7. Debby Says:
    January 14th, 2014 at 10:13 am

    I flew to London to celebrate a friend’s birthday, my first international trip on my own. We met one day at the Tate Modern’s 6th floor bar and had Pimm’s cups. The flavors in the drink were a revelation, so fresh and sharp and British. Out the panoramic windows, I could see St. Paul’s Cathedral and the Thames with the Millennium Bridge stretching across it. I felt like I was on top of the world!

  8. Bill Says:
    January 14th, 2014 at 10:53 am

    Several years ago in San Francisco I had a Manhattan that used a walnut liquor; It was unbelievable. I tried to replicate it and I asked local bartenders to try to make it and it never seemed as good. That is until my wife and I went to Taste of Niche while Ted Kilgore was still there. The funny part is that I think the one I had at Taste was actually more memorable than the one I had in San Francisco. He got it exactly as I had remembered it.

  9. Ronny Says:
    January 14th, 2014 at 11:08 am

    My favorite cocktail was from a little speakeasy bar in Vegas called the Laundry Room. It was called the Cats Pajamas. Only one other drink has come close and that was a “special” made for me at Planter’s House. Trust me, I really wish I hade more information!

  10. Ben DeClue Says:
    January 14th, 2014 at 11:20 am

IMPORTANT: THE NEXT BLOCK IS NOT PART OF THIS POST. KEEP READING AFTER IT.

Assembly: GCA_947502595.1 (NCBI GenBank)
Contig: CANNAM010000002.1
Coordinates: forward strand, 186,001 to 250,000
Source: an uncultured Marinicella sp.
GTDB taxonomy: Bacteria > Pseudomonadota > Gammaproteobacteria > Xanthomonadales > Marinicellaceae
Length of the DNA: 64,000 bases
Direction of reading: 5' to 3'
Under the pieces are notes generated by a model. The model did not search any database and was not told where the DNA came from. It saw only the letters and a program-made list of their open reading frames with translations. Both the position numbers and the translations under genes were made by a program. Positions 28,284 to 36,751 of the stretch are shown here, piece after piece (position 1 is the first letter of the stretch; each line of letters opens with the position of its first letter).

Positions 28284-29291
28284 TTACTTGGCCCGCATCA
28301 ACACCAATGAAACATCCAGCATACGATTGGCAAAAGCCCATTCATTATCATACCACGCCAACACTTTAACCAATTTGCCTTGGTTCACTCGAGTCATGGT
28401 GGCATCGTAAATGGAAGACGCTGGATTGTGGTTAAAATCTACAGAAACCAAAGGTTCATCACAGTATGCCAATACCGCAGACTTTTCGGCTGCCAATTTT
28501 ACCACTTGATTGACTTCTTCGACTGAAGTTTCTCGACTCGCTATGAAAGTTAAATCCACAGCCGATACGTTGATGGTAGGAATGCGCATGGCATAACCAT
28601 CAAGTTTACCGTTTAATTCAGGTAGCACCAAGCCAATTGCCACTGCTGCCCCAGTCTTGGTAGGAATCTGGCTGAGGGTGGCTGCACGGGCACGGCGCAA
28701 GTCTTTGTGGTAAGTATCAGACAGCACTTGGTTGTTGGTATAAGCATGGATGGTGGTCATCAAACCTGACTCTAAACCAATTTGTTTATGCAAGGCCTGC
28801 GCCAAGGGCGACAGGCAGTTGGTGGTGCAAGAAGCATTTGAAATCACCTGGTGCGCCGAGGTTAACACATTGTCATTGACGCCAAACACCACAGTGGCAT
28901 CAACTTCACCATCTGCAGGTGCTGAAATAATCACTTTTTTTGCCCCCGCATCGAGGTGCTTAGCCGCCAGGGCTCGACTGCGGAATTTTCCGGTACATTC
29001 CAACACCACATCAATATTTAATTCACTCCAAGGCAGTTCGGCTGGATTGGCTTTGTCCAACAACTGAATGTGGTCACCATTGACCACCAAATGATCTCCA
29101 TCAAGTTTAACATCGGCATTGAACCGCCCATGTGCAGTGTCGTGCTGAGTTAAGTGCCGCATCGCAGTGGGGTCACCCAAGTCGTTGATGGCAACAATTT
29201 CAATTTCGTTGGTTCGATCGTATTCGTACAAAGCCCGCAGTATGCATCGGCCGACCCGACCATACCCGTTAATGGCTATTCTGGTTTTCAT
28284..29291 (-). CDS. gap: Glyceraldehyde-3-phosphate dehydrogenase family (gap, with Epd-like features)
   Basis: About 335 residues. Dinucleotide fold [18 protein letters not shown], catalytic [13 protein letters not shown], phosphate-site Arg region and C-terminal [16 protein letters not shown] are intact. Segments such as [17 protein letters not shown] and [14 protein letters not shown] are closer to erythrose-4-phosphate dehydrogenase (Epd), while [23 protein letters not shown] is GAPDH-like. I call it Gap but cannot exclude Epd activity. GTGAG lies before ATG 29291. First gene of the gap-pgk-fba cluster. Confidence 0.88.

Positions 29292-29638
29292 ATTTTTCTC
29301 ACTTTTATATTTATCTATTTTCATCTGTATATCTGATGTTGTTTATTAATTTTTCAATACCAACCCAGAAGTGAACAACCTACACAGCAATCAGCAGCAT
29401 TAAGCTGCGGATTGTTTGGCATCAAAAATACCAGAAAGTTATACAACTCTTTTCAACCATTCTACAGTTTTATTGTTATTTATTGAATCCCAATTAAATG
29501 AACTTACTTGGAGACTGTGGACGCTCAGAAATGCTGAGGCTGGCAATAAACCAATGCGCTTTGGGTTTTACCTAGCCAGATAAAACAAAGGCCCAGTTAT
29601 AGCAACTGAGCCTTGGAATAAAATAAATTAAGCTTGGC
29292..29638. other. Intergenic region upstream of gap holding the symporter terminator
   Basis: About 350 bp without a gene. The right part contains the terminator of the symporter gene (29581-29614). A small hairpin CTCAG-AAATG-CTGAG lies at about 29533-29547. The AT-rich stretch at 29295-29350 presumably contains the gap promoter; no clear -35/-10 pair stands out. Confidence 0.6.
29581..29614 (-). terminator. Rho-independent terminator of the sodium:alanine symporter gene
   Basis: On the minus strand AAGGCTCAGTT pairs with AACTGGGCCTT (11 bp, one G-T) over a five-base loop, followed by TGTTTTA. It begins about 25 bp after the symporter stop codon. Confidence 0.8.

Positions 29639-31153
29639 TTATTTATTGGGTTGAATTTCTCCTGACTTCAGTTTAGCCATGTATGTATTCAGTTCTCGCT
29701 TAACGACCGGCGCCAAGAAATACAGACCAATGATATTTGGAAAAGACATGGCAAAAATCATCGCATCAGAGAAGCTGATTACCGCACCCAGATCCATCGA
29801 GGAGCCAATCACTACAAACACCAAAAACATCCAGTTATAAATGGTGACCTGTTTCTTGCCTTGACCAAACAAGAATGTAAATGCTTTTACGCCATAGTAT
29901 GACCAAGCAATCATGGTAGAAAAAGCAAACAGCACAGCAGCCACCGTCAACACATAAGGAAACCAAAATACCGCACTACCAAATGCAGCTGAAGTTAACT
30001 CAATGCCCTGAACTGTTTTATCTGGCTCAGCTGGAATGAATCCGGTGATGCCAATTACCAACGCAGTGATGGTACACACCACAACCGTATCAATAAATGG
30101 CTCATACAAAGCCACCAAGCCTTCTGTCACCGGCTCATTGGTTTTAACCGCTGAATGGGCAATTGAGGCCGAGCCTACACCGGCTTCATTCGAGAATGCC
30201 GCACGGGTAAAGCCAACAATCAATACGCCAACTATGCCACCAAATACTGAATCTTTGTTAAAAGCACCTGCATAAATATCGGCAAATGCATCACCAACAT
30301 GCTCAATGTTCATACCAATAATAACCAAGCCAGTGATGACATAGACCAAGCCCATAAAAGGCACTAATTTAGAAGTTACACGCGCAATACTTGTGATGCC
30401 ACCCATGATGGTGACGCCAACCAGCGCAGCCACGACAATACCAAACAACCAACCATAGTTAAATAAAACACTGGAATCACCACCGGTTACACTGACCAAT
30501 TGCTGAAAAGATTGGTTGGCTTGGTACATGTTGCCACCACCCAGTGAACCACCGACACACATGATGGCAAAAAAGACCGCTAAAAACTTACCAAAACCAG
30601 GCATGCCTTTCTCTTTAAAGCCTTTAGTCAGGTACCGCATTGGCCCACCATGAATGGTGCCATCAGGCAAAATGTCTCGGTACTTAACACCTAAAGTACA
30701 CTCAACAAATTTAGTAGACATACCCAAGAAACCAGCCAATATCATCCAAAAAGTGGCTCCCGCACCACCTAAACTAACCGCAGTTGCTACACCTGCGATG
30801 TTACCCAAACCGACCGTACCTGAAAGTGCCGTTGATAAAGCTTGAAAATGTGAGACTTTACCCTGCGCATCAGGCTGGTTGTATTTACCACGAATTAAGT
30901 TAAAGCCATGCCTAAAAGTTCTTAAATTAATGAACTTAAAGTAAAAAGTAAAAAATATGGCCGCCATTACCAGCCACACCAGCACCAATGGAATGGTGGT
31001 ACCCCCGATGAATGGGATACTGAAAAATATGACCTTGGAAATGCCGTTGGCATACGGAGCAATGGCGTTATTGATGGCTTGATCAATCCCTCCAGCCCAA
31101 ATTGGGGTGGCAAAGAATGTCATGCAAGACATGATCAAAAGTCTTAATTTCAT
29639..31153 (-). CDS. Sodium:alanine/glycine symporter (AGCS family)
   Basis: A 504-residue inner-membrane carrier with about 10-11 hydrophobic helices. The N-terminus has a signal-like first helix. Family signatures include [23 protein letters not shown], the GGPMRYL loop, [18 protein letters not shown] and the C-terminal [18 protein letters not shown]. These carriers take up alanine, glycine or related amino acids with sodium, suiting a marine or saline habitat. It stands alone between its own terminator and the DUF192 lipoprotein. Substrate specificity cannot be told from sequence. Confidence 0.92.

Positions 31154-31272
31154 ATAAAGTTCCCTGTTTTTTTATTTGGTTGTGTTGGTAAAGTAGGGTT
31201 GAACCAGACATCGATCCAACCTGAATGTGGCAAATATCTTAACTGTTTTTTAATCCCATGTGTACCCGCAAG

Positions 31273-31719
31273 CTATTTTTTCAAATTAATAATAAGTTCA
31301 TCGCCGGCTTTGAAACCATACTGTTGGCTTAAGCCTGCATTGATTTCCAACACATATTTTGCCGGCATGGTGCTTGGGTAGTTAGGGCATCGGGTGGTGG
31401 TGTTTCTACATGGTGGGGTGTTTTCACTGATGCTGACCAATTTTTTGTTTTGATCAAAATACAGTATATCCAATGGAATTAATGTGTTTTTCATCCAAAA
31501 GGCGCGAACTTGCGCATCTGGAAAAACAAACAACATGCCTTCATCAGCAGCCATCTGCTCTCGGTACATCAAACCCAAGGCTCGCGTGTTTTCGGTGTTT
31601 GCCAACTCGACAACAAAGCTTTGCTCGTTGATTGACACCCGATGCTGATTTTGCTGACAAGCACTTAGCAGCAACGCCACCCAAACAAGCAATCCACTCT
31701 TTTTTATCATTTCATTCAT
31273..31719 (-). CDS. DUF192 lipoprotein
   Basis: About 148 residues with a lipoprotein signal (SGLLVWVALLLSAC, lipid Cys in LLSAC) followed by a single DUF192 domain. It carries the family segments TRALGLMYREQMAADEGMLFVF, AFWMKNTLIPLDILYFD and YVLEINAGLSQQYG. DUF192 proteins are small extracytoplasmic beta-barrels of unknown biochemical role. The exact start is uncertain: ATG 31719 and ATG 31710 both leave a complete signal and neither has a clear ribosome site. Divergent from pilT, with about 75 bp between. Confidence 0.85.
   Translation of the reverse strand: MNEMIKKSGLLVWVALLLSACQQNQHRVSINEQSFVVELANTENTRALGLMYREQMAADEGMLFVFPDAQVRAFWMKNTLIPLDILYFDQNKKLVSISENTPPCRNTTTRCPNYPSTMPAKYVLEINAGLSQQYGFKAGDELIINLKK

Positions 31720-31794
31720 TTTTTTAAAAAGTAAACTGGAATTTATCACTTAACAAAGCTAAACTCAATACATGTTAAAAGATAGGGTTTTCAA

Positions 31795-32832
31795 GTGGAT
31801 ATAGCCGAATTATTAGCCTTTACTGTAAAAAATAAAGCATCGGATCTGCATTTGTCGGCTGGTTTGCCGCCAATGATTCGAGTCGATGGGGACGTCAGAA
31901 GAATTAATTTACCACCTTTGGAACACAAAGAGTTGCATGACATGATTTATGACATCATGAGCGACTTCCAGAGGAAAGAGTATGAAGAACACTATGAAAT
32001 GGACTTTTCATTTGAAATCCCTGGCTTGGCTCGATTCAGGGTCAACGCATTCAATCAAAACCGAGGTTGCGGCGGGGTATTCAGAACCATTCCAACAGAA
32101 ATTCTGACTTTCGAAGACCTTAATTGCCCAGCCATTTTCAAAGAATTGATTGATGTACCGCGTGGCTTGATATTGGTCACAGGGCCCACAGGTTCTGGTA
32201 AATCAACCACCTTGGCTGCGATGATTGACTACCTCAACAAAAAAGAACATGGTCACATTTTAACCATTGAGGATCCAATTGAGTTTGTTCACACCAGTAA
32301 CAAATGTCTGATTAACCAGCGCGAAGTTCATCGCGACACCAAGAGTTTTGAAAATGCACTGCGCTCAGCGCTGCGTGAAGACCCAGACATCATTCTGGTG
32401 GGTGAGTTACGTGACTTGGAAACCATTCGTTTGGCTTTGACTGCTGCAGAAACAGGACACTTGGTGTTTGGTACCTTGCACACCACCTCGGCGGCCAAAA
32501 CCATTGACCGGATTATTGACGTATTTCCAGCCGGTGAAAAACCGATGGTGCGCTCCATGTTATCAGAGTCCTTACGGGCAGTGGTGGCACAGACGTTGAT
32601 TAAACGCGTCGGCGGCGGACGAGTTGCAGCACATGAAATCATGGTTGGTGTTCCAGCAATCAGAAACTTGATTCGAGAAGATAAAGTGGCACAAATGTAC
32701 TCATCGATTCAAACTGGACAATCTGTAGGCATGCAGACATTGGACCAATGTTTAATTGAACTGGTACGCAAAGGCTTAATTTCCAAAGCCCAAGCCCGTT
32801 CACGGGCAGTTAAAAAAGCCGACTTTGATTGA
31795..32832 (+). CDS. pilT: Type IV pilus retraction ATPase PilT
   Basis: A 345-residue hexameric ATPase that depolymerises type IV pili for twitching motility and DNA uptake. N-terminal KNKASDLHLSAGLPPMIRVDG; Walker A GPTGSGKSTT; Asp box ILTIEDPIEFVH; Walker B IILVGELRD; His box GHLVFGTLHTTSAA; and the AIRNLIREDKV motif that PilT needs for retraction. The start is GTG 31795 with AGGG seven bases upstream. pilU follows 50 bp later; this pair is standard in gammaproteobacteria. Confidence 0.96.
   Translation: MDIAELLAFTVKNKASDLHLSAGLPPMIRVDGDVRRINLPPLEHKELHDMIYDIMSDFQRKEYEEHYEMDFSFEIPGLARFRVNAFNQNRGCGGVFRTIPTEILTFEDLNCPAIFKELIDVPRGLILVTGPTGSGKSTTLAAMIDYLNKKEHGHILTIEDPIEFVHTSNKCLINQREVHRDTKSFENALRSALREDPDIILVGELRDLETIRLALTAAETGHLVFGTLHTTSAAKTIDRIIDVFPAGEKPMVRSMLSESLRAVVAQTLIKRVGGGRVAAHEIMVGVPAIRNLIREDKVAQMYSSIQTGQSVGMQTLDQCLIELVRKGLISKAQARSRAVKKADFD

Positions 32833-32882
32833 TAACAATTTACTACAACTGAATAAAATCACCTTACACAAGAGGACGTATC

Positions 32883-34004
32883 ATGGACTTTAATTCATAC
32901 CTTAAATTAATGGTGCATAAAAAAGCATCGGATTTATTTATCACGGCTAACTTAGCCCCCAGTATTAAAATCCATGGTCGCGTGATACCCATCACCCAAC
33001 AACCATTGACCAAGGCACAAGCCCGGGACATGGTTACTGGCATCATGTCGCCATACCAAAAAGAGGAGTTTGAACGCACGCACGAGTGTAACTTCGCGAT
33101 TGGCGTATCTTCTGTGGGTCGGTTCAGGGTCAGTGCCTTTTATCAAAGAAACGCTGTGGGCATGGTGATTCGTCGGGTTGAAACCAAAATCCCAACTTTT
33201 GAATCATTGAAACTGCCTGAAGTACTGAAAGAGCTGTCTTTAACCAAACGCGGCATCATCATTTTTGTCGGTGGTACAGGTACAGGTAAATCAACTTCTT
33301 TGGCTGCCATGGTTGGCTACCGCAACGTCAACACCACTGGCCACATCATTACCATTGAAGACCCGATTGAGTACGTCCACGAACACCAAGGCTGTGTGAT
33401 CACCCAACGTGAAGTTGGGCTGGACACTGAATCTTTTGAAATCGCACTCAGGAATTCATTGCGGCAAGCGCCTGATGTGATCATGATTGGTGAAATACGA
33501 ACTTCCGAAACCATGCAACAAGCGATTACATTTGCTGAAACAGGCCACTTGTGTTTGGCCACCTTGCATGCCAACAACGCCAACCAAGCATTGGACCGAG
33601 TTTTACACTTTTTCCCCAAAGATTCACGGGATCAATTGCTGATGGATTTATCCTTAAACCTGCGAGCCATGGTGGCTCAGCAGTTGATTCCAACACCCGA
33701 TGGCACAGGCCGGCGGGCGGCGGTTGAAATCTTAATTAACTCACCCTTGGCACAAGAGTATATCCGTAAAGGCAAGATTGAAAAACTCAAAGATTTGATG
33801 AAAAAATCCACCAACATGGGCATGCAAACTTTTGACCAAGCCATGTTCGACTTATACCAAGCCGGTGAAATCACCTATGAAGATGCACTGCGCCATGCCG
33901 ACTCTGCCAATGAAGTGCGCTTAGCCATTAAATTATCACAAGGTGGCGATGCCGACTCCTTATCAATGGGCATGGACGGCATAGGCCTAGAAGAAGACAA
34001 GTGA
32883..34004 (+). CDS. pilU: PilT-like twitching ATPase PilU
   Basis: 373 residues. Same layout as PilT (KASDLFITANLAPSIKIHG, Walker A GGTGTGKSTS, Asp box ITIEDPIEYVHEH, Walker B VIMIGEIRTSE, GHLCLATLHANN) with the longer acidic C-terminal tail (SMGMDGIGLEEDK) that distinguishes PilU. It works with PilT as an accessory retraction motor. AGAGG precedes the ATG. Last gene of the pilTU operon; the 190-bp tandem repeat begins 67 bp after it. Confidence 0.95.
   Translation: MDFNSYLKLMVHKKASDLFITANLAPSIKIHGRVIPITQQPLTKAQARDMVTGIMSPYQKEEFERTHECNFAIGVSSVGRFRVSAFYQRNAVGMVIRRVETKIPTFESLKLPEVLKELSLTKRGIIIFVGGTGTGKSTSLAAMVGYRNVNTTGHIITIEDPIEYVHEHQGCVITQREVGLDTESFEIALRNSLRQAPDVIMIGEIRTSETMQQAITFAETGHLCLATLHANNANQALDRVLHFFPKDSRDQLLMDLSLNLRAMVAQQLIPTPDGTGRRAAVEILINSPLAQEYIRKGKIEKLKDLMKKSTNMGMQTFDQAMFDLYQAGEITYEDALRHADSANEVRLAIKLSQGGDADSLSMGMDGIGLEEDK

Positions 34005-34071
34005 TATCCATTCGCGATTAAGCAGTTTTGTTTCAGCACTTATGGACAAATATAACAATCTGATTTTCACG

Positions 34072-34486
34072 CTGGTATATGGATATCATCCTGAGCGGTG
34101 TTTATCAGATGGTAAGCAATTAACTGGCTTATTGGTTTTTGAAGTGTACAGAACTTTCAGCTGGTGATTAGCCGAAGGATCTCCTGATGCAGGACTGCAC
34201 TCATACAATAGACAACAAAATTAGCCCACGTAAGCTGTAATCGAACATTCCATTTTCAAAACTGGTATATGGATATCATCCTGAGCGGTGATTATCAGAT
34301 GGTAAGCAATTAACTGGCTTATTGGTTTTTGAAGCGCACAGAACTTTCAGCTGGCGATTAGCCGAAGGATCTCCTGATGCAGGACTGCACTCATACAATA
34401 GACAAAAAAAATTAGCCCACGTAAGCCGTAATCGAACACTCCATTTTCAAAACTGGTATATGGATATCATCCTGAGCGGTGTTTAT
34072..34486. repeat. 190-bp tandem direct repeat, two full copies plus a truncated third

I was in Santa Barbara for a wedding a few years ago and had a series of amazing Gimlets. I haven’t been able to replicate the taste since

  11. Stephen Says:
    January 14th, 2014 at 12:06 pm

    The most incredible surprise I ever had in a cocktail was at Table 310 in Lexington, KY. The cocktail they made for me that absolutely blew my mind was a sort of long-forgotten recipe called a Coffee Cocktail. It’s not actually coffee at all, but instead is made of cognac, ruby port, egg, and simple syrup, garnished with nutmeg. Phenomenal.

  12. Kim Says:
    January 14th, 2014 at 1:51 pm

    When I was 21 and taking a semester in London, I had my first Pimm’s Cup. It wasn’t too strong, nor too sweet and came w/ fruit. I loved it then and still do. One of my all time favorites.

  13. Mark Says:
    January 14th, 2014 at 5:48 pm

    I was flying to pre-Katrina New Orleans for a job interview, my anxiety high because the flight was delayed (weather) and dinner reservation pushed back (10 p.m.) Waiting for our table at Clancy’s, my host asked if I wanted a drink from the bar (yes, please!). I asked the bartender what a local specialty might be; he replied “Sazerac” without skipping a beat. My host ordered one, too. I’ll never forget that glass, rye 2 fingers deep with a twist and an absinthe wash. I was 25, it was my first time in New Orleans, and I didn’t know jack about whiskey, much less rye. I nursed that drink as we shared small plates of sweetbreads, tasso, and eventually lemon icebox pie. I slept horribly, woke up feeling rough. And I got the job!, thanks, I still believe, in large to that little gem, the Sazerac at Clancy’s. I had no idea then how much that cocktail would change my life forever.

  14. jan Says:
    January 14th, 2014 at 6:31 pm

    I loved the “south side” cocktail that I had at Vin De Set. Gin, mint, lemon juice and simple syrup.

  15. Margee Says:
    January 14th, 2014 at 6:44 pm

    I have been a beer snob for a long time, so when it comes to cocktails, I have been drinking like a college kid well past my college years. Then I tried an old fashioned at Taste and it changed me forever- hopefully for the better, but I’ll let you know when my bender comes to an end.